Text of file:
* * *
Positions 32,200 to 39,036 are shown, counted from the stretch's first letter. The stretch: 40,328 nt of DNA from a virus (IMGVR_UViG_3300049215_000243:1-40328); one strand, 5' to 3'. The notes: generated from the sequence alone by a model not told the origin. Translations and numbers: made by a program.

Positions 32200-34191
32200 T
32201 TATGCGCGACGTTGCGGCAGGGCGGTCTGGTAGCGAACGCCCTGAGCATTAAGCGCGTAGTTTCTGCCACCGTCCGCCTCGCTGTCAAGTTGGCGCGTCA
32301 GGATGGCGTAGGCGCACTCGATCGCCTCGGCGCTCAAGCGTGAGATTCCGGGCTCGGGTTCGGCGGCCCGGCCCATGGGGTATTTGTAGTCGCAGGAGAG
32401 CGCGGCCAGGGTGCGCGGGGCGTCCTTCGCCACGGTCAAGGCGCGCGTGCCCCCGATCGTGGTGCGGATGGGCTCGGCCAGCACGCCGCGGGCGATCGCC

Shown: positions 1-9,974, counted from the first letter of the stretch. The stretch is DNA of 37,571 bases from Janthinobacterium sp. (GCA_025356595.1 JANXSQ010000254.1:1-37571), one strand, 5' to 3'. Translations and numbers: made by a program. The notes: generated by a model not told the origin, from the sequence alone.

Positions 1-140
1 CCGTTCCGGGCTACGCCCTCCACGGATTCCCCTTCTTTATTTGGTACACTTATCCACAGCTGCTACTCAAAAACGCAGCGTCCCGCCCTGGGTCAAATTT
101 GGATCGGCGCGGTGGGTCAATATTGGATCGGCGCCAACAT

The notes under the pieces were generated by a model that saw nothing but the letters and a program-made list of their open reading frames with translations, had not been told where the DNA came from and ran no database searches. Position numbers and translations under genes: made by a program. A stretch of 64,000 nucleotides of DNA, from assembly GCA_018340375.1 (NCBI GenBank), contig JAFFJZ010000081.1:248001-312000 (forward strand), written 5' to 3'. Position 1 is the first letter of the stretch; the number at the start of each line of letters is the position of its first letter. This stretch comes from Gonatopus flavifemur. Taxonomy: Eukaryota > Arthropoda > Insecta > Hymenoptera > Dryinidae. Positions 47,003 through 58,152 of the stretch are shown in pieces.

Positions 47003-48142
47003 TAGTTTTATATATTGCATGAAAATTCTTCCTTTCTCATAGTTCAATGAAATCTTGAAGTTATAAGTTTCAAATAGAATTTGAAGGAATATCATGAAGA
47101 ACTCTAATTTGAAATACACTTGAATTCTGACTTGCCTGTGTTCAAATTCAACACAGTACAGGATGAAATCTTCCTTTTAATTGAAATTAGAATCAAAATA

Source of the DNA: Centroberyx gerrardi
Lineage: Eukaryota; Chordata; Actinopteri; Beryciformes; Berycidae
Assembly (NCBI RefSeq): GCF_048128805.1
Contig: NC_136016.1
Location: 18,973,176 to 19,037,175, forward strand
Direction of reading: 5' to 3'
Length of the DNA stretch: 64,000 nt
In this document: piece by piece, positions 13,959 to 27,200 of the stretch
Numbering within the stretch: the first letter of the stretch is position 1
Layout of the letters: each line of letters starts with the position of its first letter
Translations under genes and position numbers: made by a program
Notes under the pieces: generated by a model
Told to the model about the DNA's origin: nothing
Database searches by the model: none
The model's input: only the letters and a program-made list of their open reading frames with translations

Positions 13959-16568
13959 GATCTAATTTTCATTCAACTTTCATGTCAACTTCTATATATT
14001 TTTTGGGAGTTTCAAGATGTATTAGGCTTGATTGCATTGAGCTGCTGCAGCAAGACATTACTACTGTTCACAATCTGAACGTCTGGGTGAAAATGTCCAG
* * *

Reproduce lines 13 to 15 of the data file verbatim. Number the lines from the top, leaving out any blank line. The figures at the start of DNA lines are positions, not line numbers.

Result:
47003 TAGTTTTATATATTGCATGAAAATTCTTCCTTTCTCATAGTTCAATGAAATCTTGAAGTTATAAGTTTCAAATAGAATTTGAAGGAATATCATGAAGA
47101 ACTCTAATTTGAAATACACTTGAATTCTGACTTGCCTGTGTTCAAATTCAACACAGTACAGGATGAAATCTTCCTTTTAATTGAAATTAGAATCAAAATA

Source of the DNA: Centroberyx gerrardi